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The Marsh Gallery examines Kendall Shaw's journey through an artistic career. 

Full Circle

To say life is a journey is an apt cliché for our day-to-day living and birth-to-death existence. For an artist, that journey is often defined by one's art itself. Such is the approach of the current exhibition at the University of Richmond's Marsh Art Gallery. On display until Oct. 2, "Kendall Shaw: A Life's Journey in Art," is a retrospective show of four decades of Shaw's work.

As we move around the gallery, we see how Shaw, in the early 1960s, was interested in abstract expressionism and later in the decade, moved into the arena of minimalism. By the early '70s, he found a way to resolve the two styles with the emergence of the art movement, pattern and decoration. These works are the richest and most provocative in the show. Shaw begins employing a meticulous grid pattern, turned on the diagonal and filled with painted squares. From a distance, these large, square canvases appear to be hanging textiles.

"Nazca" (1980), for example, references Peruvian woven fabrics of South America. The use of rich red, yellow, green and blue that line up in the predetermined grid emulates, as the artist states, "the warp and woof of weaving." The varying acrylic blocks of color that dot these huge canvases simulate movement and energy. This pulsating action is furthered by Shaw's placement of tiny squares of mirror within the rhythm of the grid. The minute reflective mirrors embedded in the vibrant and dense grid activate and energize the canvas in a subtle, hypnotic manner. Indeed, if one stares at these long enough, it is possible that other objects can emerge — much like the effect of "Magic Eye" imagery.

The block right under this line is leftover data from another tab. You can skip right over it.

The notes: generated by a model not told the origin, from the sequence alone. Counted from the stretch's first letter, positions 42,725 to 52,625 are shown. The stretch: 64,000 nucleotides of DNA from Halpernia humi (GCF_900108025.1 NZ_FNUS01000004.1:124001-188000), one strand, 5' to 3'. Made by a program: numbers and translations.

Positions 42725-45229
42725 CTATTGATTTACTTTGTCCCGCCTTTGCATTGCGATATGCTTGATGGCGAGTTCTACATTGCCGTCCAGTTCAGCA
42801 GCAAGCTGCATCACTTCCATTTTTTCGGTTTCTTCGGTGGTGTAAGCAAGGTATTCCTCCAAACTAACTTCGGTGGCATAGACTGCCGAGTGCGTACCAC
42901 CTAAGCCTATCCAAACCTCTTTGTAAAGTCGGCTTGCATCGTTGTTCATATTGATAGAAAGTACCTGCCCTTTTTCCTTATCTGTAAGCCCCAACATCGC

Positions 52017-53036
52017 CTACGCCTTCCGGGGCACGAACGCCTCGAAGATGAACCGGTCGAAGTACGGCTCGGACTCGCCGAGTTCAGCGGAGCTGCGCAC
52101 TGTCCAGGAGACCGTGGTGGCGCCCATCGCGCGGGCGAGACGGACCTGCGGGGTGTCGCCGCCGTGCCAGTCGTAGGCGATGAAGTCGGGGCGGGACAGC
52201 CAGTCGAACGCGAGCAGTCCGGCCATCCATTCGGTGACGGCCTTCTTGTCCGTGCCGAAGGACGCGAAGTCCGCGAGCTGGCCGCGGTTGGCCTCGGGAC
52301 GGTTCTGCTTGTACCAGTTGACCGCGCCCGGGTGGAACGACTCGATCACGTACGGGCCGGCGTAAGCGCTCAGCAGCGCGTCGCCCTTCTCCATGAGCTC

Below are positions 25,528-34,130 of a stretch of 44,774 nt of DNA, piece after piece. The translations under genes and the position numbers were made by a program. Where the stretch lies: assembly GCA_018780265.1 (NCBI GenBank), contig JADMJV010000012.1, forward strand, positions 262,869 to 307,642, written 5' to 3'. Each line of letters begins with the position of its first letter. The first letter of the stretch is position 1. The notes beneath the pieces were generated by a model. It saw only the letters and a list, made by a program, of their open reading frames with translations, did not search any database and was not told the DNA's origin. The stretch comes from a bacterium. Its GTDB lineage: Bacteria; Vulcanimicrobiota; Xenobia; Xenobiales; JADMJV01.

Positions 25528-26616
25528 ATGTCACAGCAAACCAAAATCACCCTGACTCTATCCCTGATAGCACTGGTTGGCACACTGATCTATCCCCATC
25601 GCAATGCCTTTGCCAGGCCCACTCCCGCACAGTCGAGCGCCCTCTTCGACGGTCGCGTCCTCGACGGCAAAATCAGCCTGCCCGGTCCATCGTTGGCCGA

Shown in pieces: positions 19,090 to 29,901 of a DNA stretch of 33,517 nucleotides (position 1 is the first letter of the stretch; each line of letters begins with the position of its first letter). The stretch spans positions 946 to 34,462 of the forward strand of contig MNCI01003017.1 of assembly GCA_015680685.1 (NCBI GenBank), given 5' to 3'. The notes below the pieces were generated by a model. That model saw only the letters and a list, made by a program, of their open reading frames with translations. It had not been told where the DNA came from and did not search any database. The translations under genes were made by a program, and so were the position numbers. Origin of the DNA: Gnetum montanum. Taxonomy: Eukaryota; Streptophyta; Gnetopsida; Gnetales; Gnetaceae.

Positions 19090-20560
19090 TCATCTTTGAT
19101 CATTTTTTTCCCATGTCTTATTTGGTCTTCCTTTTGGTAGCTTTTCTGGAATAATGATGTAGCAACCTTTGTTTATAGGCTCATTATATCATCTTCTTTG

In the 1980s, Shaw continued his formulaic grid paintings but began to turn them into sculpture. Following the path similar to Frank Stella, he combined expressionistic splashes and strokes of paint to three-dimensional elaboration of the painted surface. In "Sun Ship" (1982), the square panels are layered on top of each other in alternating straight and diagonal alignments. Each panel still contains the tiny grid pattern, but is covered with splashes of white, red and black paint. The intermingling of the order of the grid and the spontaneity of the splashes suggest the play of logic and reason with intuition and fate.

Shaw's most recent works of the '90s move at first away from the grid and instead employ broad spans of primary color filled with squiggly, undulating lines made of paint or tape. Both the artist and curator state that these works ooze with sensuality and sexual energy, but I did not find this readily apparent. Rather, they have a coldness about them that is similar to the graphic, hard-edge quality of a Keith Haring painting. It is interesting that the two most recent paintings from 1999 return to the grid format. It is as if the artist realized that his concepts were most effective and evocative in his trademark woven patterns.

At age 75, Shaw's journey in art continues, and yet he seems to have come around full circle. T.S. Eliot said it best: "We shall not cease from exploration, and the end of all our exploring will be to arrive where we started, and know the place for the first
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